Brown-hooded Kingfisher (Halcyon albiventris)
Iris brown; bill deep red, tip blackish; legs and feet dark pinkish red; crown brown; upper back black or brown; lower back, rump, tail and wings blue; below buffy white, washed ochre on breast and flanks.
Repeated phrase of 3-5 sharp notes, falling in pitch, accented on first note, KI-ti-ti-ti, KI-ti-ti-ti; also a long series of even louder notes at the same pitch, ti-ti-ti-ti-ti-ti...; trilling in display.
Thickets in woodland and denser savanna, forest edge, riverine and coastal bush, gardens and parks.
Common in southern Africa, but absent from most of the highveld and all of the dry western parts and the Kalahari sandveld.
Solitary or in pairs; pairs display to each other with open wings, bobbing, pivoting and calling. Perches on branches, post or telephone wires, scanning ground below for prey; sometimes dives for fish but less expertly than aquatic kingfishers.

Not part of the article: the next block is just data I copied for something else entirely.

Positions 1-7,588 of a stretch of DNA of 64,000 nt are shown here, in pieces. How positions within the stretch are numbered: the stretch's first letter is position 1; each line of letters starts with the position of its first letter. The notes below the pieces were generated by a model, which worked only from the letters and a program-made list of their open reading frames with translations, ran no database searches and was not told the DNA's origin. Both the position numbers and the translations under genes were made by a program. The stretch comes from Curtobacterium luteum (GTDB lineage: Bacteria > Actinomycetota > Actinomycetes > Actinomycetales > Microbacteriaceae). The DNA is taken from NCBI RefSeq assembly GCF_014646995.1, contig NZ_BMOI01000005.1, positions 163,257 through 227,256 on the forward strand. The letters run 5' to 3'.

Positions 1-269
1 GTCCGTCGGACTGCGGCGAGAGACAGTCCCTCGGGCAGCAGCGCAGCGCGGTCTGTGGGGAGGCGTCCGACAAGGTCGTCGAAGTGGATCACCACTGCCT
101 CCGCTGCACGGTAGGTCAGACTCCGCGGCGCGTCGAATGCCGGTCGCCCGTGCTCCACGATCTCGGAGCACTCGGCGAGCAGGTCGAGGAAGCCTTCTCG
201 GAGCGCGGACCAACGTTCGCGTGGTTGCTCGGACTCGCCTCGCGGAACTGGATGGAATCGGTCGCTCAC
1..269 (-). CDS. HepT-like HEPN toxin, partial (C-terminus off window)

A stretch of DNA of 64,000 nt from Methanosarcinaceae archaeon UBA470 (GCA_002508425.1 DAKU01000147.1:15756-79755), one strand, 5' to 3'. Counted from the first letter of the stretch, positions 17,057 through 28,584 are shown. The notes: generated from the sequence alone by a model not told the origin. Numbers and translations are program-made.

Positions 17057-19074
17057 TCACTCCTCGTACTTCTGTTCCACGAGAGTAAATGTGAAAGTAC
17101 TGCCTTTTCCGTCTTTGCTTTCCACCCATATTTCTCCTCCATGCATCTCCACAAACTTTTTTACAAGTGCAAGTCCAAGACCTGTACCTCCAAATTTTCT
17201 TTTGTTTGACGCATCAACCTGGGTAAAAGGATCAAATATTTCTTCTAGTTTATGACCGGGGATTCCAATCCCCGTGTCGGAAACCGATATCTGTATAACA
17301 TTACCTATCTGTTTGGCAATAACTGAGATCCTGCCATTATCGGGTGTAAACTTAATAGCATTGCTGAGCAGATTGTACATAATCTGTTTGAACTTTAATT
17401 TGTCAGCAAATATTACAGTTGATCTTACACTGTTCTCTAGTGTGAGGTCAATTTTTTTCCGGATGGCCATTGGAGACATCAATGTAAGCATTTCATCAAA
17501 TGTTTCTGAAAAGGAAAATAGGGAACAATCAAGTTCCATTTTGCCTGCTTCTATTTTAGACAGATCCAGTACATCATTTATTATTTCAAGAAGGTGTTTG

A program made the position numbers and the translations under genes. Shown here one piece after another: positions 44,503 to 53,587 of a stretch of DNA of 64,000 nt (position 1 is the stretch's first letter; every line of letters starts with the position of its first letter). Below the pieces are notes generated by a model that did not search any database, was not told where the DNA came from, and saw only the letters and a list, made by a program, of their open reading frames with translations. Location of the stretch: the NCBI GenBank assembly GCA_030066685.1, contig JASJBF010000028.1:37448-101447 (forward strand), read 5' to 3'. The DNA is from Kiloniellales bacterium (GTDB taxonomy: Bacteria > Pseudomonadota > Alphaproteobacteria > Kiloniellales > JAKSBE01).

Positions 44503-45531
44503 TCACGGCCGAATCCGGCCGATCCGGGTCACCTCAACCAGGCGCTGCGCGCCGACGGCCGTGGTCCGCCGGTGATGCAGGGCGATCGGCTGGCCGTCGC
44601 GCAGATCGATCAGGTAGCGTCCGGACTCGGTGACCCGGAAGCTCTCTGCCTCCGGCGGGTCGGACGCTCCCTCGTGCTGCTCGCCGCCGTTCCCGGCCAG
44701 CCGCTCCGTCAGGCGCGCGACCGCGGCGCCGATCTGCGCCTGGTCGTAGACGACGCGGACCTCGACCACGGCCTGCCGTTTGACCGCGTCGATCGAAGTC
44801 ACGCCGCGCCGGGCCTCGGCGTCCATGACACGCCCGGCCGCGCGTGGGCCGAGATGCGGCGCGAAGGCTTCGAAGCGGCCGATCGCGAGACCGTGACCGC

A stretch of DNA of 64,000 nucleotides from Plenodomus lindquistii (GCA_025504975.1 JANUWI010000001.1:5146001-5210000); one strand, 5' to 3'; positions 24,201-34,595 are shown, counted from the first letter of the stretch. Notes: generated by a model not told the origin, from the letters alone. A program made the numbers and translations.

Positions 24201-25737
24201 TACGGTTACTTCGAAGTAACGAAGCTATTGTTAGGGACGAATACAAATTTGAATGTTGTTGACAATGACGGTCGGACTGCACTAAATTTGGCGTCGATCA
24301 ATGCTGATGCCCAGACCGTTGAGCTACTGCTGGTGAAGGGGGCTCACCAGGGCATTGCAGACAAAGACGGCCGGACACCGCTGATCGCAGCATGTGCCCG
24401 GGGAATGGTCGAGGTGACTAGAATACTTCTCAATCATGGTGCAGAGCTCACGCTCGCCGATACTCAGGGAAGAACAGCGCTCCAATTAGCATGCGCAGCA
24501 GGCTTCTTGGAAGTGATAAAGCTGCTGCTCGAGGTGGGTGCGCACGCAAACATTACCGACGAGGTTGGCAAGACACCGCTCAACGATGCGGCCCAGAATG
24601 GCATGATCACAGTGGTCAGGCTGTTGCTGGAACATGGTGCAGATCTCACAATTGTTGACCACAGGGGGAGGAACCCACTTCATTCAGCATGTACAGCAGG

Mainly insects; also lizards (including chameleons), crabs, small rodents, birds (warblers, waxbills, sunbirds), small snakes (up to 25cm long), scorpions.
Mainly September to December.
Incubation and fledging
Incubation: About 14 days. Nestling: Unrecorded; fed by both parents. Clutch: 2-5 white eggs.
Gordon Lindsay Maclean: Roberts’ Birds of Southern Africa, Sixth Edition. 1993.
Kenneth Newman: Newman’s Birds by Colour. 2000.
Photographed by E Stockenstroom and Gavin Orbel